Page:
Background: Important components of fellowship training include learning teaching skills and career development. Pulmonary and critical care medicine (PCCM) fellows' opinions of the importance of developing teaching skills and interest in careers in medical education have not been previously described, and there are no tools to assess interest in acquiring teaching skills.
Objective: We describe the development and initial psychometric validation of a survey tool to assess trainees' attitudes toward and interest in acquiring teaching skills.
Methods: A survey tool to assess attitudes toward teaching and medical education skills was designed and psychometrically characterized. We then anonymously surveyed fellows in 1 PCCM program to assess their perceptions of and attitudes regarding acquiring teaching skills.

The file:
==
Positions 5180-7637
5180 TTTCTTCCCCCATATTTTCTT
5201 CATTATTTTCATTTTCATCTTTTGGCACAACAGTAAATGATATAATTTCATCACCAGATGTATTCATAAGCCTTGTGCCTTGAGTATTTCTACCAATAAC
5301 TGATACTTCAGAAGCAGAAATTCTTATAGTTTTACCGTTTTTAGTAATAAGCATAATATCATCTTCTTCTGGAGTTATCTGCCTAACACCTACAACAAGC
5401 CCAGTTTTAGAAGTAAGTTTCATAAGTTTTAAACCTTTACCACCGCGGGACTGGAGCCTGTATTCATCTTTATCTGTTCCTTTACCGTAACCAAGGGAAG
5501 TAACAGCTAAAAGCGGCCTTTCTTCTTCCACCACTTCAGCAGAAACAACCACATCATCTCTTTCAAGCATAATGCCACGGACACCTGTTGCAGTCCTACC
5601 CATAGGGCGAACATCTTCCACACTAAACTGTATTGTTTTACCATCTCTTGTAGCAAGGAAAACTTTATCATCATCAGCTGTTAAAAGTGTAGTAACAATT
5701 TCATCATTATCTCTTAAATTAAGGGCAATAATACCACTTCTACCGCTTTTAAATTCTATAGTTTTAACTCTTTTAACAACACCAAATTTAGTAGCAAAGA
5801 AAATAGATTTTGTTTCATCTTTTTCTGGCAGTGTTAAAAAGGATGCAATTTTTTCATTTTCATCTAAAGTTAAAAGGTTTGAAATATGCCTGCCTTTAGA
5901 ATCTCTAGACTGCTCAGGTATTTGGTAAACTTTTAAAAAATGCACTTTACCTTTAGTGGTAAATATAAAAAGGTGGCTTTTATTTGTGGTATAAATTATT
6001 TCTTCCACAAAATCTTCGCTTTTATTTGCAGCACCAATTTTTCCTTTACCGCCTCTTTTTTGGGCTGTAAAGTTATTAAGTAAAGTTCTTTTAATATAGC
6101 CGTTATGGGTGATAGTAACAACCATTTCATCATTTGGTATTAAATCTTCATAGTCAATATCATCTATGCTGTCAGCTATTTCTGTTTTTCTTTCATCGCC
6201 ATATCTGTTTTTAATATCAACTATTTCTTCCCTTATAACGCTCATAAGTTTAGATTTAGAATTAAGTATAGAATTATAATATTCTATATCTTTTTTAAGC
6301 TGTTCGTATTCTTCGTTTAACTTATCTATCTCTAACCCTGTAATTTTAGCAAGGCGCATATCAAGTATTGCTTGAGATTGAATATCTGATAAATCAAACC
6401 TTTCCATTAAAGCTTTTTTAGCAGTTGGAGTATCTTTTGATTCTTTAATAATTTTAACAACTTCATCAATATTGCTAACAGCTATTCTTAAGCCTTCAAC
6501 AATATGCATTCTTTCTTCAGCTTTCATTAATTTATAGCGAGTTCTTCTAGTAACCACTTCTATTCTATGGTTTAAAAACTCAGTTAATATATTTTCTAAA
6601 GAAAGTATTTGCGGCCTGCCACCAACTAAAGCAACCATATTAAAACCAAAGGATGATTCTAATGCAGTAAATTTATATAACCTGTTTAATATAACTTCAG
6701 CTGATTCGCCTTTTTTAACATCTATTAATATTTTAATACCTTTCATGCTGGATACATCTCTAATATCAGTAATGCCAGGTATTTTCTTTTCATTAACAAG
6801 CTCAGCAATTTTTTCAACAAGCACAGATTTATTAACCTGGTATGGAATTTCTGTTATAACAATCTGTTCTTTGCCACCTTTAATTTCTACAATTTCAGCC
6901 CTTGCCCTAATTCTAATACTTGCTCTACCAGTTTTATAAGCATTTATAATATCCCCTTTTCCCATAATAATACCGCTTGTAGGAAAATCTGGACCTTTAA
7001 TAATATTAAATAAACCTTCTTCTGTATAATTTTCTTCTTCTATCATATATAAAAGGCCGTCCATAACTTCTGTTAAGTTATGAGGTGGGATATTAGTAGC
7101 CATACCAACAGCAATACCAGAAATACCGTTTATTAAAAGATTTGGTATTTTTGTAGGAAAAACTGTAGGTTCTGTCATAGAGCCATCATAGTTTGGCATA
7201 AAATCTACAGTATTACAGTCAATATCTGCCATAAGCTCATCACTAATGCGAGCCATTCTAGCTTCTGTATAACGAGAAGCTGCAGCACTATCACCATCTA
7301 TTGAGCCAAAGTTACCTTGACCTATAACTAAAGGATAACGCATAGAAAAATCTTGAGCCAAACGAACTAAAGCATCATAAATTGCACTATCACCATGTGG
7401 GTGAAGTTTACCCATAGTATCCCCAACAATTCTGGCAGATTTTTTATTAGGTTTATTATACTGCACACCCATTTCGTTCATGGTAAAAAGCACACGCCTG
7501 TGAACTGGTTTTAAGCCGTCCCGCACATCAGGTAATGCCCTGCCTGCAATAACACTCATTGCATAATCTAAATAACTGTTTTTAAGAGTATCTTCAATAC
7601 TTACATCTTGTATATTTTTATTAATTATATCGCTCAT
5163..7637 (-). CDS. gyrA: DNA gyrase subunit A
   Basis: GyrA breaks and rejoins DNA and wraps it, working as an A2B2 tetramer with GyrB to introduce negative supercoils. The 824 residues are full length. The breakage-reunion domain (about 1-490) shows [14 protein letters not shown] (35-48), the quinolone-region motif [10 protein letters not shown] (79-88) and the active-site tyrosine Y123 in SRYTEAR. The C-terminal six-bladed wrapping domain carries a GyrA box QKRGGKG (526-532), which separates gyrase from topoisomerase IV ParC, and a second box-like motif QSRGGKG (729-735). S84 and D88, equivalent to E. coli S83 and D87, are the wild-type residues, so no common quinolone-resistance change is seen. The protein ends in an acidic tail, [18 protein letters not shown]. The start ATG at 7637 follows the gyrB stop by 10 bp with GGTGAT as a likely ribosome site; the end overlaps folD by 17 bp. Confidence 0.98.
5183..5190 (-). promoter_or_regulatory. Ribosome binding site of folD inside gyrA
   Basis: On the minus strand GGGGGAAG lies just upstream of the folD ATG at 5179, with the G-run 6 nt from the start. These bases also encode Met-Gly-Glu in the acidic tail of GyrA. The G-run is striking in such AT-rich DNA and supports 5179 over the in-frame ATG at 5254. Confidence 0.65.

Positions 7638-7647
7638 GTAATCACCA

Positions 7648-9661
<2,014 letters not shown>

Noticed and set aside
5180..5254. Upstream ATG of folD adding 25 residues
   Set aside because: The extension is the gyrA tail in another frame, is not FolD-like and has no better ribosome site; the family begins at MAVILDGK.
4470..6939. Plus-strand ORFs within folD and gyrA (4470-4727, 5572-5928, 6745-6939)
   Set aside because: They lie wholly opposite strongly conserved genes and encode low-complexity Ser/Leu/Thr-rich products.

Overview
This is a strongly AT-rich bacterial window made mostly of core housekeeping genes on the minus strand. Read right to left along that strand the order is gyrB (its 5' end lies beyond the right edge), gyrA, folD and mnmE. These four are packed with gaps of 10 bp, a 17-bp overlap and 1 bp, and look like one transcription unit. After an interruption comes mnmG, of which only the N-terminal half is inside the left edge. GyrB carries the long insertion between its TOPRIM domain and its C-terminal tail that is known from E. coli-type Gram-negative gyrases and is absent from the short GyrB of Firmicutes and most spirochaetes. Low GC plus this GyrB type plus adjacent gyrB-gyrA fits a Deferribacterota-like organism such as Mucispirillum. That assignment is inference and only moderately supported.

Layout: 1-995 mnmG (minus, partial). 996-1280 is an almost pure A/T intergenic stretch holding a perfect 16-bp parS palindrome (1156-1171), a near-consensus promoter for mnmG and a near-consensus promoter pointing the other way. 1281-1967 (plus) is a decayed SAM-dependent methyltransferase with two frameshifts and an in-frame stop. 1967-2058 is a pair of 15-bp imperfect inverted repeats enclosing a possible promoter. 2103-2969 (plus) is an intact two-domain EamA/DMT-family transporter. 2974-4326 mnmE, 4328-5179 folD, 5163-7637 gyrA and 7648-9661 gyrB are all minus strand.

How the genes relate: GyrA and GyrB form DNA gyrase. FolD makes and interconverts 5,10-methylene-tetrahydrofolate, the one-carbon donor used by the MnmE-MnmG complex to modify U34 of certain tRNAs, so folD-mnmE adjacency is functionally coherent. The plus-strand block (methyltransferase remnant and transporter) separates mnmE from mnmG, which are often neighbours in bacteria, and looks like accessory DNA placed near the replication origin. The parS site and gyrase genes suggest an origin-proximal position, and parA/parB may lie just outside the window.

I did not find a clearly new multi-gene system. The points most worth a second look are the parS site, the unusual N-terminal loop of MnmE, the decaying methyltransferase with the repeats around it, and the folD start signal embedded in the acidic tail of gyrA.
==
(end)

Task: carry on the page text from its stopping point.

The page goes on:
Results: The survey tool demonstrated acceptable psychometric properties. The survey showed that most fellows felt that acquiring teaching skills was "very important," and nearly half reported being "interested" or "very interested" in pursuing careers as medical educators. However, fellows disagreed with the feedback they received from attending physicians with regard to their teaching abilities (10% disagreed with feedback at the beginning of the year, 36% disagreed at the end of the year; P = .03).
Conclusions: Our survey demonstrates acceptable psychometric properties and performance characteristics in a single-site study of PCCM fellows during 1 academic year. Fellows are interested in improving their teaching skills but do not know how to become better teachers. Added research in multiple settings should explore the generalizability of our findings.